• Since cannabis is classified as a Schedule I drug, the Federal government has the power to sanction National Banks for servicing cannabis businesses. This means most cannabis businesses cannot get bank loans, cannot access bank accounts, and cannot use credit cards. As a result, most cannabis businesses are cash businesses, which creates large security risks (see, for example, “Why marijuana retailers can’t use banks”).

No deduction or credit shall be allowed for any amount paid or incurred during the taxable year in carrying on any trade or business if such trade or business (or the activities which comprise such trade or business) consists of trafficking in controlled substances (within the meaning of schedule I and II of the Controlled Substances Act) which is prohibited by Federal law or the law of any State in which such trade or business is conducted.

   In short, no business expenses are tax deductible. Income tax must be paid on gross revenues less cost of goods sold. Income taxes for licensed business are thus substantial.

Beyond permit costs, the even bigger inhibitor is the financial reality of being part of a regulated industry. Under U.S. tax code 280e, many marijuana companies pay effective tax rates as high as 60 percent …, they have to also "pay for security measures, mandatory product testing, licensing fees, taxes, employee benefits."

The high taxes and regulatory costs faced by Legal Suppliers gives Black Market Suppliers a large price advantage, as shown in Figure 4.

Figure 4: Price of Illegal vs. Legal Marijuana

4 prices 092118

High prices in dispensaries relative to those on the street are being blamed for User diversion to the Black Market. This diversion, as the argument goes, was a large contributing factor to the shortfall in tax revenues collected during the first part of the year (see, for example, “California Pot Revenue is Lower Than Forecast. Are Taxes Too High?”).


Players of the CA Market Transition Game

Figure 5 illustrates the Marijuana Market Transition Game. Players in the game that are not included in the regulatory supply chain (Figure 3) are In-State and Out-of-State Black Market Suppliers. In this section, we discuss the situation (environment) each player faces.

Figure 5: Marijuana Market Transition Game

5 mj game 092118

The State

  • The State establishes supply chain rules to ensure every gram of product from seed to sale is accounted for.
  • The State cares that no product is diverted into or out of the legal supply chain.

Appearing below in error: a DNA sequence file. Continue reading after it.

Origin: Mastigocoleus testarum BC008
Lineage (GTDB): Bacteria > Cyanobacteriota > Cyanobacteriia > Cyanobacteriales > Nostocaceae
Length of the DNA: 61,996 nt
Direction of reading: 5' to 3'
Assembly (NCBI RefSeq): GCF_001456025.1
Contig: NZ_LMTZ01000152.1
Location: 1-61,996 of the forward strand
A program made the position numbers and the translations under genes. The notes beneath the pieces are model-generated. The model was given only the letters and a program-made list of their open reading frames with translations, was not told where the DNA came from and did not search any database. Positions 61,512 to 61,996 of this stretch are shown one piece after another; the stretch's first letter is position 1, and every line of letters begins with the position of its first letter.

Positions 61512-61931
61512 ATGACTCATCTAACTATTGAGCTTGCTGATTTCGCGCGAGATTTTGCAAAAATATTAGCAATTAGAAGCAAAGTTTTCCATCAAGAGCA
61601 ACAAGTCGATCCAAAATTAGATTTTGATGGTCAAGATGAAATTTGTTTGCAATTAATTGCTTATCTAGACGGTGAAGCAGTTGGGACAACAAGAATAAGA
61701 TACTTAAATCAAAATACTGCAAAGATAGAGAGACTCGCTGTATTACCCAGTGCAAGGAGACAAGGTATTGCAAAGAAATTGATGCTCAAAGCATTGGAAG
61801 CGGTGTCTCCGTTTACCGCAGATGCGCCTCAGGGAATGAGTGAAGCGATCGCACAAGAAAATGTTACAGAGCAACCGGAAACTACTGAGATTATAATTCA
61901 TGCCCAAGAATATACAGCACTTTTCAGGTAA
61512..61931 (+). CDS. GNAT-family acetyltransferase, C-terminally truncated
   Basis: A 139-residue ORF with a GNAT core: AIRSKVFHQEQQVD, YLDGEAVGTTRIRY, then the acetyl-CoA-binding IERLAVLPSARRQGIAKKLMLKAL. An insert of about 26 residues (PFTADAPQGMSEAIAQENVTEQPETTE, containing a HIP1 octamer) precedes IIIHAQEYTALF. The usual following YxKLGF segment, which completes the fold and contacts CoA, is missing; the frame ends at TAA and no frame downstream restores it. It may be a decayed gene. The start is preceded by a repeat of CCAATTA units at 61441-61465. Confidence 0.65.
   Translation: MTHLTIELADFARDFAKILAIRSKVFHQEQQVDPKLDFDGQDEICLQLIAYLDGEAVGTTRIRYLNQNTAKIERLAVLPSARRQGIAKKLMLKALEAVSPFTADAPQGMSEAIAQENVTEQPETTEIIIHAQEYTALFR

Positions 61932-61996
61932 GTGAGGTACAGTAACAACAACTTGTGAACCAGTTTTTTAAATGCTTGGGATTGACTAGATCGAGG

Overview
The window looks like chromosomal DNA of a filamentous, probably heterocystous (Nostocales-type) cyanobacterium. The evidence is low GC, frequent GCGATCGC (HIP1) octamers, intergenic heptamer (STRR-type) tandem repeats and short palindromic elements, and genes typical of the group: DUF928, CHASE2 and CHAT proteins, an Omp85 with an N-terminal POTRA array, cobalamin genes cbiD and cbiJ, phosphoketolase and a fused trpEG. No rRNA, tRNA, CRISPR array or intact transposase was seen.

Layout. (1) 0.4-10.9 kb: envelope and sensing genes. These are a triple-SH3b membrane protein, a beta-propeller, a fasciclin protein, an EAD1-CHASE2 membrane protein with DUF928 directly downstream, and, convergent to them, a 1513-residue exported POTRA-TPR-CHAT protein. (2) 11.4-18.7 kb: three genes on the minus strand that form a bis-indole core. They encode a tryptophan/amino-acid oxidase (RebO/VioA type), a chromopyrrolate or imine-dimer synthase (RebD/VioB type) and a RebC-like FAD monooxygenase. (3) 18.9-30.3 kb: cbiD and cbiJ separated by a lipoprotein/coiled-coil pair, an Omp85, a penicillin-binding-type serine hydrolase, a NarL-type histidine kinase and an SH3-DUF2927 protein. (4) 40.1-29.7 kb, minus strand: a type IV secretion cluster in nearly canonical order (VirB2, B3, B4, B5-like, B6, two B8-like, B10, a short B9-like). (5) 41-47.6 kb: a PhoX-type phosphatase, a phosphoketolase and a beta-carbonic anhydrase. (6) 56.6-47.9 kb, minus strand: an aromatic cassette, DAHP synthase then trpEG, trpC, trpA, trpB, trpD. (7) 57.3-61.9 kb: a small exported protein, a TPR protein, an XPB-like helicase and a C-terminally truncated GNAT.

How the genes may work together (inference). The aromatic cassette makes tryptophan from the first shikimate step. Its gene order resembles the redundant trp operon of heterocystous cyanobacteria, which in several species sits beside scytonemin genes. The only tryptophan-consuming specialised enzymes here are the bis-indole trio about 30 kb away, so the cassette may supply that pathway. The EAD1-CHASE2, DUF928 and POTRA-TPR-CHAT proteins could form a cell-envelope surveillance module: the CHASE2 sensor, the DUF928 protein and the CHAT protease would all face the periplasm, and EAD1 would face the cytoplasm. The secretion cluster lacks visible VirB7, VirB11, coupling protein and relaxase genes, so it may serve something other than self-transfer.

• The State cares that only licensed suppliers and legal customers have access.
  • The State cares that all licenses are filed, regulations are followed, and taxes are paid.


  • Counties and incorporated Cities may have their own local policies for regulating commercial cannabis activities. Specifically, local entities may either approve or ban (i) cultivation, (ii) manufacturing, and/or (iii) retail activity in their jurisdictions.
  • Counties and incorporated Cities care that the cultivation, manufacture and sale of cannabis do not impose upon minors nor upon taxpayers who would like to live free of cannabis interference.

To date, most cities and counties have chosen to ban cannabis activities in their jurisdictions. Chris Moore provides more detail in “Despite Statewide Legalization, Many California Towns Have Banned Marijuana”:

Prop 64 also allows individual municipalities to “opt out” of allowing legal canna-businesses in their jurisdictions, and a surprising majority of towns and cities have chosen to do just that.

… fewer than one-fifth [20%] of all California cities allow medical cannabis dispensaries, and fewer than one in seven [14%] allow recreational pot stores. Less than 10% of all California cities allow any type of canna-business to operate in their jurisdiction…

In “California’s Cannabis Cities Reap Millions in Sales Taxes, the Rest Miss Out,” Dan Mitchell claims that the large portion of cities that have opted out of the game has contributed to shortfalls in state tax revenues relative to projected levels.

Figure 6 shows how many cannabis licenses have been granted to date in California for each type of business. Note that not all licenses represent active businesses. Distributors (must transport all flows of cannabis between suppliers) and Testing Labs (must test samples from all products supplied to Dispensaries) play central roles in the supply chain. As such, the state needs large numbers of these two sets of licensees to avoid bottlenecks. To date, shortages of licensed Distributors and Testing Labs have impeded flows of cannabis through the system. In fact, suppliers have modified their actions in response to the bottlenecks. Specific responses are discussed in subsequent sections.

Figure 6: Cannabis Licenses Granted: State of California

6 lic


“Cultivation” means any activity involving the planting, growing, harvesting, drying, curing, grading, or trimming of cannabis.

  • Cultivators care about generating profits (or at least not generating losses) on their activities.

   Many cultivators are cultivating cannabis solely for the benefit of medical users. Many of these growers are not interested in generating profits, but rather, only want to cover their costs.

  • Licensed Cultivators care about being compliant with the County/City and the State so they don’t lose their licenses.